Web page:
Pandemic in Israel- March 15th

It’s been a while since i’ve written an update- that certaintly does not mean that I haven’t been busy. I think I attribute my lack of writing updates to being TOO busy, and having less politics to talk about in Tel Aviv.

Since I’ve lived in Florentin I tell people that I’ve become a little more liberal and I’ve started eating a lot more salads and vegan food. Most of all, I’ve gotten a proper taste of being a working person in a bustling city. I have a full trello each day which I never seem to get through, I do presentations to the Owners/ CEOS, schedule meetings in my calendar and spend weekend mornings chugging coffee and working at the local hippie caffe. It’s been amazing to work at a place where I’m valued for creative insights.

Coronavirus however is injecting a ton of uncertainty into my future where many of my plans are held in the balance. Shit got real when 2020 was cancelled; the NBA was postponed, Americas father Tom Hanks was infected, and the happiest place on earth is set to close the gates for the first time in 19 years. March 12th was my Kennedy day so I have had some time to process. Koolulam has postponed our spring tour because Israel has outlawed gatherings over 100 people (and now 10 people.) I held a meeting with my roomates a few days ago going over cleanliness and health procedures and to come up with a protocol if one of us comes down with the flu. Frankly though, I’m glad to be In Israel because I think we are MUCH better prepared than the United States. This won’t be the first time I’ve faced crisis here; In my time In Israel I’ve been through two near wars (After Israels killing of a PIJ commander, and after Americas assassination of Qassem Soleimani), Many terrorist attacks (car rammings, stabbings), Hundreds of rockets and two elections. I have the privilege to be able to look at them as educational moments; Through every crisis i’ve learned more about the people of Israel and Israeli society. Israel is a country founded by socialist Ashkenazi jews from Eastern Europe and later waves of Jews fleeing Middle Eastern countries. Additionally, Everyone has a sense of duty from the army from terror attacks. All this combined means that the culture of Israeli society is embedded with a distinctly eastern sense of collectiveness which manifests itself in a willingness to give up personal freedoms for the safety of the group. Quite contrary to rugged- individualist Americans, No-one defies quarantine orders or safety orders from the government even when seemingly draconian. Now, all bars, clubs, restaurants and entertainment places are closed and people are being encouraged to stay home form work as cases increase. I’m going to be getting stir crazy.

Last Monday was Purim which was super fun. Jono and I dressed up as Hippies and the rest of Tel Aviv wandered around in drunken possies dressed in a tapestry of crazy outfits. Everyone was observing the commandment which is to drink until you cannot tell the difference between Mordechai (the protagonist of the Purim story) and Haman (the antagonist.) When our room convened the next morning “Hangover style” as we often do, one roomate had a phone stolen, another had a bleeding nose and swollen lip, another broke up with his girlfreind, another spilled broken necklace all over the floor, and Jono said they had found me sleeping on the couch. Commandment fulfilled!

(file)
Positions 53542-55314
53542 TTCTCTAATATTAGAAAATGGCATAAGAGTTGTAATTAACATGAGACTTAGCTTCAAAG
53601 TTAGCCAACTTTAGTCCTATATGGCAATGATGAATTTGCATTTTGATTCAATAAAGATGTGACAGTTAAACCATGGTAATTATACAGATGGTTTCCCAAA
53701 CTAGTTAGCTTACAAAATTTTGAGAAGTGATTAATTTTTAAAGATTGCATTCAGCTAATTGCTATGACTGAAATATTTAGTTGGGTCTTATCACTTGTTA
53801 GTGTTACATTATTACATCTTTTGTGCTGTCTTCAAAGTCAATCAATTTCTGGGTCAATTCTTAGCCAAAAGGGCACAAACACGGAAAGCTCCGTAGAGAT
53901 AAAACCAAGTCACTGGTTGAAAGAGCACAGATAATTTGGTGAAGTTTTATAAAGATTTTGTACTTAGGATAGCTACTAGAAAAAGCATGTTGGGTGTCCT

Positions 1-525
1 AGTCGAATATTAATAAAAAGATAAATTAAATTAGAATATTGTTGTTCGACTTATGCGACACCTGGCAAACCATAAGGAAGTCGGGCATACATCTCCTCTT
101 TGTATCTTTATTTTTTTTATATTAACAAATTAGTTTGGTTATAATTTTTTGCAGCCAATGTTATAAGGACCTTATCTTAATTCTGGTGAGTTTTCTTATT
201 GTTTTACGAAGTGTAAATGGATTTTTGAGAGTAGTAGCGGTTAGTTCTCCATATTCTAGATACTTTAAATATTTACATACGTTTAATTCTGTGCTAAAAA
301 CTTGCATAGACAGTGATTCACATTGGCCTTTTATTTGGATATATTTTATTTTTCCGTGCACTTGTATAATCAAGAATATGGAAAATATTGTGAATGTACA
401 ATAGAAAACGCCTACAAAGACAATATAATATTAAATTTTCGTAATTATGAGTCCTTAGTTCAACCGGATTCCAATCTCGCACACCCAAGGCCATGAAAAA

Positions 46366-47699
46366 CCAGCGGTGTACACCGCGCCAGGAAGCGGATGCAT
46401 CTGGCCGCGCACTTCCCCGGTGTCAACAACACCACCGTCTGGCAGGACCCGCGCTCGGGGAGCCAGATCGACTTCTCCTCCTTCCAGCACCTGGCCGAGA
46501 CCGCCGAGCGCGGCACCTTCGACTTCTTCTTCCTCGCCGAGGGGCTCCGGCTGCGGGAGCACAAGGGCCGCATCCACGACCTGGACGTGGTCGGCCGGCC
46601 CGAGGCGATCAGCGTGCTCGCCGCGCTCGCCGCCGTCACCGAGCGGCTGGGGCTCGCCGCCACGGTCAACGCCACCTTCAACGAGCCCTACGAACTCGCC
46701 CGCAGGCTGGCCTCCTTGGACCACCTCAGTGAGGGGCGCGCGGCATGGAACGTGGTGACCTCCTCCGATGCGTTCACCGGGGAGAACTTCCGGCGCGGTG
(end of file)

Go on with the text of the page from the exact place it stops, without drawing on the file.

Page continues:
I plan on riding out the storm here with the friends I have and so for the time being i’m working from home, taking classes online and doing activities with the apartment. Stay safe!

Quit Thinking American: Sink or Swim and my first weeks in Tel Aviv

Screenshot of me selling הולצות (shirts)

The Florentin neighborhood is a canvas for the artists who live there… no blank wall stays untagged for long. It’s also the neighborhood where I am living for the next five months in an apartment with five of my other friends. It’s been a while since I’ve done an entry- a sin to which I have no excuse- so I will try to get to what I can. Many of the new people on the program this semester are from South Africa, Australia and Britain, which has been awesome to hang out with people from different places. Us loud Americans are driving especially the arrogant british nuts already and I have, to my happiness, been branded ‘the not annoying American.’ I am working for a company called Koolulam, a social- musical initiative that holds group singing events aiming to strengthen the fabric of society. With 600, 2,000 or even 12,000 people singing in harmony together, the feeling is really powerful. In a meeting, the CEO expressed to me that the Koolulam office is a ‘place for creators.’ If you know me, this is exactly up my alley.

On my very first day, I was thrown in with the production team to help run an event in Jerusalem with 700 participants. Running late, we quickly set up our rig, merchandise, and ticketing apparatus. I was put on scanning tickets. Imagine 700 people pushing in a line, speaking at you in Chinese all with specific questions about a performance which means you need to know specific words that you’ve never heard before like ‘tickets’ and ‘to scan.’ I felt pretty out of place as I tried to help Hebrew speaking Israelis with specific questions; I abandoned any hope of maintaining my high standard of service and impressing my team members. I just had to survive. Flustered, the best I could choke out was “Slicha, ani medber raq kitsat evreit, Anglit?” – “Sorry I speak only a little hebrew, English?” One customer replied characteristically; “llama” “Why?”

Afterwards, I felt terrible like I had failed myself and my team. However, they told me genuinely ‘Kol Hakavod’, ‘good job.’ My feelings, I realized, are guided by my American mindset that I should be a master of my job when I go in the field. However, the mindset of my Israeli bosses is the opposite; jump in the water and sink or swim. If you swim, you are learning.